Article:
How This Market Avoided Further Declines
Stocks closed at session lows Tuesday, with the S&P 500 logging its worst day in three months, as concerns about global growth and mounting fears over Spain overshadowed initial enthusiasm over some upbeat economic reports.
The market was largely pulled lower by Caterpillar after the heavy machinery maker cut its profit outlook, the latest high-profile company to warn about profit growth. Its stock closed lower, but Cramer expected “much, much worse.”
The news follows lowered outlooks by transportation giant Norfolk Southern in recent weeks. Its stock closed lower, but Cramer expected it to suffer even larger losses.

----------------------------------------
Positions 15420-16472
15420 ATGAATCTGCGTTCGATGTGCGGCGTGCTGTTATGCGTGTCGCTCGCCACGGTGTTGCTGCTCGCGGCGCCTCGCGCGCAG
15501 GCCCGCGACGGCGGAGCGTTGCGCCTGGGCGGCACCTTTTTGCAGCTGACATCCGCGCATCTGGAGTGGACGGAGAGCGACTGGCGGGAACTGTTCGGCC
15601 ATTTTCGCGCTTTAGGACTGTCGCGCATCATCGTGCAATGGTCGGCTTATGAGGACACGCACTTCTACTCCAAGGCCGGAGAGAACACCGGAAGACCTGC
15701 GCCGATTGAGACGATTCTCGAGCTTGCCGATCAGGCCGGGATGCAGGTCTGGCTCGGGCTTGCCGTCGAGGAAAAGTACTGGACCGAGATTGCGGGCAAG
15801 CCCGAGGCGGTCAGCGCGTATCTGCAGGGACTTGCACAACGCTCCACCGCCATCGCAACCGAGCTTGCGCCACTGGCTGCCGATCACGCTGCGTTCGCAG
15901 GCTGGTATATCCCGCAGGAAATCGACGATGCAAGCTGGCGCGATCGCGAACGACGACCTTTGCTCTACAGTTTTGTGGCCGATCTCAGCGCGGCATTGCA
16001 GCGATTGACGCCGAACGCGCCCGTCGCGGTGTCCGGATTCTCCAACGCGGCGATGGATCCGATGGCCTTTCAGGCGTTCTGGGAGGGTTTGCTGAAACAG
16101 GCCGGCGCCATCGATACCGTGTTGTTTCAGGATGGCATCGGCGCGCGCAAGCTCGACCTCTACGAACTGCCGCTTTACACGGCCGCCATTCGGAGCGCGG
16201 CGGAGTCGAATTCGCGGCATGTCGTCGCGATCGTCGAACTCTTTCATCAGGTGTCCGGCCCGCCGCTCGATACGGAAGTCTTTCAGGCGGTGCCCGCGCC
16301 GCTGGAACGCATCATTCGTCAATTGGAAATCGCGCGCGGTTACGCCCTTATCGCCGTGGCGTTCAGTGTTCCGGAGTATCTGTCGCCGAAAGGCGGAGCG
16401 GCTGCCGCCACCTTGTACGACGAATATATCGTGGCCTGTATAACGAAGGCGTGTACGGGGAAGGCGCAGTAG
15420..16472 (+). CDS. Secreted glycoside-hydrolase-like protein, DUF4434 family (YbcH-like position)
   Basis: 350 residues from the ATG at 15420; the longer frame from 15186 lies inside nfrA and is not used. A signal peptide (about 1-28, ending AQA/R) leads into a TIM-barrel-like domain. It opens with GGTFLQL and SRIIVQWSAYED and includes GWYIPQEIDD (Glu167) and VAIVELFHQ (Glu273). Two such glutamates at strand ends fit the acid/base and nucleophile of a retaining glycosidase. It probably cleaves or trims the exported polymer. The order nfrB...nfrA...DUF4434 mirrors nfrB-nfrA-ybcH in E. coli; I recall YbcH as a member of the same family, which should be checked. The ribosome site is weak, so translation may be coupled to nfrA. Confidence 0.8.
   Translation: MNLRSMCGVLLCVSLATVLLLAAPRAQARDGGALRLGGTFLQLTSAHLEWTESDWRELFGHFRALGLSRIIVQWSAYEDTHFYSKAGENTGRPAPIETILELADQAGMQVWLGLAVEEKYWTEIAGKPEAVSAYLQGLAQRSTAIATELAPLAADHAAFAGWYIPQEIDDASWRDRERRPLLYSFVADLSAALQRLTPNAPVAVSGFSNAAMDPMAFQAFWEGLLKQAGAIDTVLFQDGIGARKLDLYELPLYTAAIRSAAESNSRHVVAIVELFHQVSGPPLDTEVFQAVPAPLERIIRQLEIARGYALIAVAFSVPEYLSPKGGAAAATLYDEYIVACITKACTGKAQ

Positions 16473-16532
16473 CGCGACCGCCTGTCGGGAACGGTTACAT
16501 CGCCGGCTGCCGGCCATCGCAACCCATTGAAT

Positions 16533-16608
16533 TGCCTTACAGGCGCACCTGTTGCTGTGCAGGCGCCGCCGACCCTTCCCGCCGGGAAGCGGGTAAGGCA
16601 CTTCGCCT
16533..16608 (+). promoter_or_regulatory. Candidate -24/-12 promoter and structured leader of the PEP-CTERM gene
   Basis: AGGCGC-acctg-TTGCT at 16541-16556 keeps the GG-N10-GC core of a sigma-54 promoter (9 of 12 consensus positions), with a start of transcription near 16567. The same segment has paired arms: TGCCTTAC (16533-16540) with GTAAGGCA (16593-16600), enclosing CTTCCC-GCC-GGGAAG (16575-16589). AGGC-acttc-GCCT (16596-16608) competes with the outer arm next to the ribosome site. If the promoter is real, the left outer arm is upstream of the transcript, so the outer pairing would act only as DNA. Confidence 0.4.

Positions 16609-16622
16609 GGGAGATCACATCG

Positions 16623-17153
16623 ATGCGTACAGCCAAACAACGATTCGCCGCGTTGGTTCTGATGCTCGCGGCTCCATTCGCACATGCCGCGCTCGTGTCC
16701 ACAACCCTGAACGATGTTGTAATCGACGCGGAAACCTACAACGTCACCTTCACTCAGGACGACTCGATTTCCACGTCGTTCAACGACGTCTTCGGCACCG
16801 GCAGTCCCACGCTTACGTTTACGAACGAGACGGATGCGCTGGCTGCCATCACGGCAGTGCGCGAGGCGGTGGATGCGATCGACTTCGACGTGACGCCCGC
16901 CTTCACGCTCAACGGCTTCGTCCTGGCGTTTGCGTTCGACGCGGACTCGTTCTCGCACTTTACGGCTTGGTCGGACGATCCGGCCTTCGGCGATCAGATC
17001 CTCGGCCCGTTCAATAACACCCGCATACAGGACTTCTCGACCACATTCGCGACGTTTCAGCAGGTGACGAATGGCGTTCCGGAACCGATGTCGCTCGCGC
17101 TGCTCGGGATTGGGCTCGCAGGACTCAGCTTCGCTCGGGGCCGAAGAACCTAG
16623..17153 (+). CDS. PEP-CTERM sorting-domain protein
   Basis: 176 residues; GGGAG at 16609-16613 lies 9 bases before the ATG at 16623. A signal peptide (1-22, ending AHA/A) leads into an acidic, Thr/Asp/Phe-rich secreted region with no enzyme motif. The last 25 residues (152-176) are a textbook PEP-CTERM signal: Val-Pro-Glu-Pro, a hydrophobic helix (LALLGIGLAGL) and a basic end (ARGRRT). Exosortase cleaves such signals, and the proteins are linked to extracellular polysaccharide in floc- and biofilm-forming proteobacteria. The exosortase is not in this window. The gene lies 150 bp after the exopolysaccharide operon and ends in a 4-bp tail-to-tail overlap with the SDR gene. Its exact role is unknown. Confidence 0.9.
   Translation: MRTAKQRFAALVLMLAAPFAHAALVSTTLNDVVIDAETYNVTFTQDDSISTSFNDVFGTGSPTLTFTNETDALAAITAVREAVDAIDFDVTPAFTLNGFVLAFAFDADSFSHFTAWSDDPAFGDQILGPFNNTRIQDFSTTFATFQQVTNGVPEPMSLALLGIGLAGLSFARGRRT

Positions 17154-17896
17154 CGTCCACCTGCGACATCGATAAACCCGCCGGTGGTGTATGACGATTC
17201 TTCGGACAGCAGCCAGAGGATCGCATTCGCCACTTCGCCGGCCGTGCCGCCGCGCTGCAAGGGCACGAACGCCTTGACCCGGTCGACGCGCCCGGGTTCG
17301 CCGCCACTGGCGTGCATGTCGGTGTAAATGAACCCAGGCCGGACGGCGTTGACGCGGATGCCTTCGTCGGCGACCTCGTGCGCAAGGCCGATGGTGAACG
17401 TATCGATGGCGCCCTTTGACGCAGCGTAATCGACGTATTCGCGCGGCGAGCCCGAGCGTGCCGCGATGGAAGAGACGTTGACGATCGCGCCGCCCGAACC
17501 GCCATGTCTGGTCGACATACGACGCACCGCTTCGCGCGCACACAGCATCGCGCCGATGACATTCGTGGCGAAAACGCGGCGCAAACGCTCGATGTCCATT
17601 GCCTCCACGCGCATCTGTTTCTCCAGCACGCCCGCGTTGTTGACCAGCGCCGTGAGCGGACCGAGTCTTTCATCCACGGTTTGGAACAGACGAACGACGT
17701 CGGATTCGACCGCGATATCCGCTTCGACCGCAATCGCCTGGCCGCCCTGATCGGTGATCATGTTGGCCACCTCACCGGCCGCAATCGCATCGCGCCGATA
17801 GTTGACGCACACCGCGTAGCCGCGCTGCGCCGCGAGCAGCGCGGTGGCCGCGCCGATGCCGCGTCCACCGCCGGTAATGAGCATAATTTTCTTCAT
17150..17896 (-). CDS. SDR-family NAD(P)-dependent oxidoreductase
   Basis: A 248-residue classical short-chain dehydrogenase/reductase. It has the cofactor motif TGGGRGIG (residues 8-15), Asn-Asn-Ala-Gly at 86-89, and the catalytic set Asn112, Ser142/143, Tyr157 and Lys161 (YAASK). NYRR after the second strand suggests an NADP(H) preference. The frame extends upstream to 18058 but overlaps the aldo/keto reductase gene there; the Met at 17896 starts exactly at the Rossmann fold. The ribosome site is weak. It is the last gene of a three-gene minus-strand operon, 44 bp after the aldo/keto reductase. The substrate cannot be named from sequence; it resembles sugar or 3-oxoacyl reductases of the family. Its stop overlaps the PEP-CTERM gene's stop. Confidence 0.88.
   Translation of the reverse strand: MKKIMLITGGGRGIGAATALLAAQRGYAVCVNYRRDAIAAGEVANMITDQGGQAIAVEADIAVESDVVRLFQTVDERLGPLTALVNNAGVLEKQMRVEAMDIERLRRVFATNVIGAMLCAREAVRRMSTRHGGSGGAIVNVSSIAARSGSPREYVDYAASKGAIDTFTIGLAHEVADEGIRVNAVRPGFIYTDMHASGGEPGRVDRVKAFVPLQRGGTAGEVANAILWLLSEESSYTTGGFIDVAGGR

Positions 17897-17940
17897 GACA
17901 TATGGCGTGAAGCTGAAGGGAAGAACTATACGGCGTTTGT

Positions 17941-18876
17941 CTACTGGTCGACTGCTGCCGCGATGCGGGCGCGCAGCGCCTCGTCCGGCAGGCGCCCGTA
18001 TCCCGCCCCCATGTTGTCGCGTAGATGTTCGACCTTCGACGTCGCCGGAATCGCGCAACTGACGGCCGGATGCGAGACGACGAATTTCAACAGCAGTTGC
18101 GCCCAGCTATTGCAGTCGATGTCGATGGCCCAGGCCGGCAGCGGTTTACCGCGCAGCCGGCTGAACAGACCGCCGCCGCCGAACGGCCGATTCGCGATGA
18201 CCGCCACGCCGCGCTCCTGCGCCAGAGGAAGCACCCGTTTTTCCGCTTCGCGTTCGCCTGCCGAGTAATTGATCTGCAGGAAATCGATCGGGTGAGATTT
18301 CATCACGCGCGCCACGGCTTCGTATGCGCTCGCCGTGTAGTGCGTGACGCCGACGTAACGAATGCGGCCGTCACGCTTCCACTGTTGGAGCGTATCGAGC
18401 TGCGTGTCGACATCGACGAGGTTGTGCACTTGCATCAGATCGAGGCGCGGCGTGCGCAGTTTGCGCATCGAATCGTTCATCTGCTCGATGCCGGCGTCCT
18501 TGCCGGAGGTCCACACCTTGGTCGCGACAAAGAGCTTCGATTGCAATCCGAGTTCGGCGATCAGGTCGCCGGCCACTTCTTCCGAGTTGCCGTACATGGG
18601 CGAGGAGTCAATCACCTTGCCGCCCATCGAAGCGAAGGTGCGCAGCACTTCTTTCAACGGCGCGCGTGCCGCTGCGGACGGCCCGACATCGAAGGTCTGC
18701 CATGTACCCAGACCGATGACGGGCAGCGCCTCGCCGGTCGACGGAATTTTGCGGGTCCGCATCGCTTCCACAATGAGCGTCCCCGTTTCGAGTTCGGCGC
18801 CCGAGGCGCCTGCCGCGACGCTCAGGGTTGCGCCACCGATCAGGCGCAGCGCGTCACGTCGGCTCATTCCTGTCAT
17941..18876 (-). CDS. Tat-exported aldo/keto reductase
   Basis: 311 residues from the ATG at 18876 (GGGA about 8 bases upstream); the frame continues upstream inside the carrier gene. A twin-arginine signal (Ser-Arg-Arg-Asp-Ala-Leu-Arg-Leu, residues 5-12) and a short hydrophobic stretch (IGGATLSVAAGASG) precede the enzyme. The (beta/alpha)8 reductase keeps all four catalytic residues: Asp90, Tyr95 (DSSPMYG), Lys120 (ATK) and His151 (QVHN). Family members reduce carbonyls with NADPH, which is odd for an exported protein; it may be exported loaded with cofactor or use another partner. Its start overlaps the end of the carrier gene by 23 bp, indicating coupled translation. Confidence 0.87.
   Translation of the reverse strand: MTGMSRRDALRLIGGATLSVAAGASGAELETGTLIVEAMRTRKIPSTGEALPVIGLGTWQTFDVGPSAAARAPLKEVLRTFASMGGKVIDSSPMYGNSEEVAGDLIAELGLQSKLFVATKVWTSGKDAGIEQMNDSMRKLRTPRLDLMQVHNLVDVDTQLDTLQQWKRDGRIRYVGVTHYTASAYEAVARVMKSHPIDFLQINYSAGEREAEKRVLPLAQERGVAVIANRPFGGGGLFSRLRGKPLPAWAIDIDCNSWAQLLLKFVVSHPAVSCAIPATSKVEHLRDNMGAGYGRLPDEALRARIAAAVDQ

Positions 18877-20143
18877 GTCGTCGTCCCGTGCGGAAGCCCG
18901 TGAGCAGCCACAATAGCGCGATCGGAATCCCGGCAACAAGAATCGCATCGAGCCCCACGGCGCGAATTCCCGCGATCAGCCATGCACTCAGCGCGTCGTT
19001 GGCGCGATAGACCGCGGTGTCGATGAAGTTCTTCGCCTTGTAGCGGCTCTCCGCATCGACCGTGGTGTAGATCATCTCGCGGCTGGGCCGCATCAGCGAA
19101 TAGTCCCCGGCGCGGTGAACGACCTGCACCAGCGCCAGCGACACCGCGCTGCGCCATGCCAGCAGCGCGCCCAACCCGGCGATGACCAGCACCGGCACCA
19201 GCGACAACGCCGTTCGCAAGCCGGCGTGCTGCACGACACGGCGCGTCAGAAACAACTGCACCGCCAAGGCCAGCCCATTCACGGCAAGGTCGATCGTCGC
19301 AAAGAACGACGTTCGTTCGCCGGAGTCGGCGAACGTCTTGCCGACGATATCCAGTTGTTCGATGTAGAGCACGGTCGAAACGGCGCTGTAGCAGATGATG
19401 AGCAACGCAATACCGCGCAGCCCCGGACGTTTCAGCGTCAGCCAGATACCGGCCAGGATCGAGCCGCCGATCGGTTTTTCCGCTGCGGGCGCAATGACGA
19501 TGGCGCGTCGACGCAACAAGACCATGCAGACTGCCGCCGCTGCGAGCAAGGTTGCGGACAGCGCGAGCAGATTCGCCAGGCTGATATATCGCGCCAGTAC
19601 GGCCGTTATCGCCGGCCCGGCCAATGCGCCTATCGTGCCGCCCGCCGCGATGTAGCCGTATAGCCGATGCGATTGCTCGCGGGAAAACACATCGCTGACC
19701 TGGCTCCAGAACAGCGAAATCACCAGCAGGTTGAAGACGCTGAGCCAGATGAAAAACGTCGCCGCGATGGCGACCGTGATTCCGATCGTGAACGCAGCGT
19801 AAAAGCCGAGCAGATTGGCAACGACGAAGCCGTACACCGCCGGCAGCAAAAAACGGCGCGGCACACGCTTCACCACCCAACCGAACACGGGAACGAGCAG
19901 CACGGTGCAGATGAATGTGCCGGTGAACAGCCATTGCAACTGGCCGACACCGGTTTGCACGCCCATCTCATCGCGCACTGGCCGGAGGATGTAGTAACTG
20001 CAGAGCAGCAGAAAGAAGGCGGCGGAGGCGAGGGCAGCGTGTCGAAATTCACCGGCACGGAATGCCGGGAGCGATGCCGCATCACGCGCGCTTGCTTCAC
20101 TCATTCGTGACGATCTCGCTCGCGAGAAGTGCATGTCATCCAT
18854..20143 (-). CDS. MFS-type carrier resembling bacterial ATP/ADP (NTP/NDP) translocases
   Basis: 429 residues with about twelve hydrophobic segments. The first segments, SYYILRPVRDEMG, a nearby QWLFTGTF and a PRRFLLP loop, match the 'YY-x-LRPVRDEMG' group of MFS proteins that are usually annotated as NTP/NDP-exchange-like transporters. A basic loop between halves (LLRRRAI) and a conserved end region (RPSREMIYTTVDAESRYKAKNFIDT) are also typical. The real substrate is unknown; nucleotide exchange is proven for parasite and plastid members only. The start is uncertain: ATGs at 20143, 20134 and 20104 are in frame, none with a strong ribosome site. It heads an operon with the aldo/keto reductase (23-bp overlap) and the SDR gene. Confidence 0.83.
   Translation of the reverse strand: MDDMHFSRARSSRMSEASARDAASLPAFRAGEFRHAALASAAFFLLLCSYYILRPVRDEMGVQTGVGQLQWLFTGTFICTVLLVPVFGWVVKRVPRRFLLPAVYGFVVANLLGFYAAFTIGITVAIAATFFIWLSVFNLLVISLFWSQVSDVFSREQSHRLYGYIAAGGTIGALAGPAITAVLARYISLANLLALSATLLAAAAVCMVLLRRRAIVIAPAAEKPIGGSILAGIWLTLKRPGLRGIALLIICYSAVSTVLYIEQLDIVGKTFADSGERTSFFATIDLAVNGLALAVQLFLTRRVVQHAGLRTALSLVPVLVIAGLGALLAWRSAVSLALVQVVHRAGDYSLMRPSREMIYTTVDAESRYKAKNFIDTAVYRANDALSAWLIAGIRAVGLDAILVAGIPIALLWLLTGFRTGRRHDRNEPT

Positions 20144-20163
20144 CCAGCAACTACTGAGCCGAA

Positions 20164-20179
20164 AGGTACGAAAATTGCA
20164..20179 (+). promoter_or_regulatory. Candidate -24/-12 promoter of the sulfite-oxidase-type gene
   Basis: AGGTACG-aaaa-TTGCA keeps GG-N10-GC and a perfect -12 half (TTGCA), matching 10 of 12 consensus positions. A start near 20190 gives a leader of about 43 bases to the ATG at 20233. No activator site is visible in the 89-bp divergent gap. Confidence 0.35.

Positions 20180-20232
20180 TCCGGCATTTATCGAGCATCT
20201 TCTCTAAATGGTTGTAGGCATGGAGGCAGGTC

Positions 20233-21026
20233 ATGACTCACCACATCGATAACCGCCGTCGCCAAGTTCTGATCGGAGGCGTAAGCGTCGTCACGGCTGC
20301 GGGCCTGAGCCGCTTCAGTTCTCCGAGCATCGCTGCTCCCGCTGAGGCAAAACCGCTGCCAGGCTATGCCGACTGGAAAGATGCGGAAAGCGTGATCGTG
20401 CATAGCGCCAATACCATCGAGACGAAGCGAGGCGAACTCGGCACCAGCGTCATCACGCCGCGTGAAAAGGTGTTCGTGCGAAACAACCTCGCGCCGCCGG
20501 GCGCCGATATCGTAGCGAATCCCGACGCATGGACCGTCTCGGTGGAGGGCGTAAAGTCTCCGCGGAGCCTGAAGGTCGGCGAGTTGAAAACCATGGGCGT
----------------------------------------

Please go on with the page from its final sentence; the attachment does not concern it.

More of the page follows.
In Cramer’s opinion, it’s noteworthy that reactions have been benign to news that would typically produce multi-day down moves in select stocks and the greater market. He thinks the muted declines can be attributed to an “end of the quarter phenomenon,” in which money managers are frantically trying to turn their portfolios around.
“Money managers are buying stocks that are down on their luck that represent companies that could be doing better next year and that’s giving us some extra lift,” Cramer said. “They thirst for a sell-off like today and want to put money to work so they can catch up to the averages and this is their chance.”
So while the day’s action isn’t necessarily a win for the bulls, Cramer thinks it’s definitely not a convincing win for the bears either.
Read on for Cramer's Top Dividend Stocks 2012
—CNBC.com and Reuters contributed to this report
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